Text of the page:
Researchers find oldest-ever modern humans

Modern humans’ family tree just got older.

New research by Frank Brown, U professor of geology and geophysics, and his colleagues has re-dated fossils of human skulls at 195,000 years old.

In 1967, the Homo sapiens’ skulls found in Kibish, Ethiopia were thought to be about 130,000 years old. New research at the same site pushed that date back by about 65,000 years.

“These are the oldest-known Homo sapiens that have been dated,” Brown said.

The skulls were found between two dated layers of rock that were 104,000 years old and 196,000 years old, give or take 5,000 years. The older rock was found about 10 feet below the skulls burial place, while the newer rock was found 160 feet above the skulls. Brown says erosional surfaces in the rock sequence indicate that the skulls are from the older timeframe.The dating is also consistent with dark- rock layers of sediment found on the Mediterranean Sea floor.

These rocks were deposited when the Nile River flooded during climactic periods when rainy seasons were accentuated. These deposits are called sapropels, and Brown says they correlate very well with the time of deposition of the sediments at Kibish that contain the fossils.

This is because when rainfall was high in the Ethiopian highlands, it filled Lake Turkana so that sediments were deposited at Kibish, and at the same time flooded the Mediterranean with fresh water, forming the sapropels.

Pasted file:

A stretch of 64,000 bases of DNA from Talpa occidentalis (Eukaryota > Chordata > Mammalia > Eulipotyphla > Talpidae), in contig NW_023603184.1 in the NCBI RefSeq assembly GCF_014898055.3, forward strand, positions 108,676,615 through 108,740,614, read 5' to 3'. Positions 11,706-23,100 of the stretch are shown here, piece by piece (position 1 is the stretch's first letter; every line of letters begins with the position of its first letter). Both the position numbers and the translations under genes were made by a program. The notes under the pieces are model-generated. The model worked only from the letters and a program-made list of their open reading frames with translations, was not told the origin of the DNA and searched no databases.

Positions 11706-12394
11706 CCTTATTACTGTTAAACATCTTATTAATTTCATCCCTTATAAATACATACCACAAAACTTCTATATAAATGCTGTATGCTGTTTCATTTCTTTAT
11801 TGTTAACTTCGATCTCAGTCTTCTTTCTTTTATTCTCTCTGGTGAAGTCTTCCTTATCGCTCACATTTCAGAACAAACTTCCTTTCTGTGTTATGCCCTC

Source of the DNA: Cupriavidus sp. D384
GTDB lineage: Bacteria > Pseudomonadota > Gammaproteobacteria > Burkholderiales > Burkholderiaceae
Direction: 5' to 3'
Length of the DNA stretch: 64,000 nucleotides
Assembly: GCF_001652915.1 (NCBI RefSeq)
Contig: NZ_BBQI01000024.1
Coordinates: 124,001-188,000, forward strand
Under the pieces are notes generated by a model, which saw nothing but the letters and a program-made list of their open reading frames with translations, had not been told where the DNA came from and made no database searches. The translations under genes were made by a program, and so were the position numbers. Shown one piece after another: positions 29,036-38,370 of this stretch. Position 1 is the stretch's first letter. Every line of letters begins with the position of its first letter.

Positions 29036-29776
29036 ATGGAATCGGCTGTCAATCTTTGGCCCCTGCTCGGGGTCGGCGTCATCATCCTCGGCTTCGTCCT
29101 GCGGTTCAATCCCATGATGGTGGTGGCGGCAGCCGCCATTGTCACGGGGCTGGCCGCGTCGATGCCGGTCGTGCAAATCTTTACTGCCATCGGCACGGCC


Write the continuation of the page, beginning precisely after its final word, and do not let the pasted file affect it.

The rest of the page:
John Fleagle, distinguished professor of anatomical sciences at Stony Brook University and co-author of the study, said these fossils have been on the forefront of paleoanthropology for several decades, but no one was sure of the dates on them.

“It’s nice to take on a fairly focused problem and then go out and get some answers,” Fleagle said.

One of the reasons the new date is significant is that Homo sapiens’ cultural artifacts-such as tools and musical instruments-didn’t begin to look consistently modern until about 50,000 years ago, so Homo sapiens were without these for nearly 150,000 years, Brown said.

The tools found with the skulls were mostly “cobbles”-small stones that were roughly hewn for cutting, and possibly projectiles, like arrowheads, according to Fleagle. The cobbles came from a nearby riverbed, which shows that these Homo sapiens were opportunistic and didn’t travel much farther than their immediate area, Fleagle said.

“Perhaps the most confusing, and odd, part of this is that you have these very anatomically modern humans, but they’re using the same old stone tools. You might expect some dramatic change in culture to go along with this anatomical change, but you don’t see it until about 40,000 years ago,” Fleagle said.

Brown said the findings are also consistent with the time that Homo sapiens, or modern humans, genetically diverged from other species of humanoids.

“These aren’t staggeringly older than what we previously thought, but the important thing is that we finally know how old these skulls are,” Brown said.

Brown, Fleagle and Ian McDougall of the Australian National University, co-authored the research. It appeared in the journal Nature.

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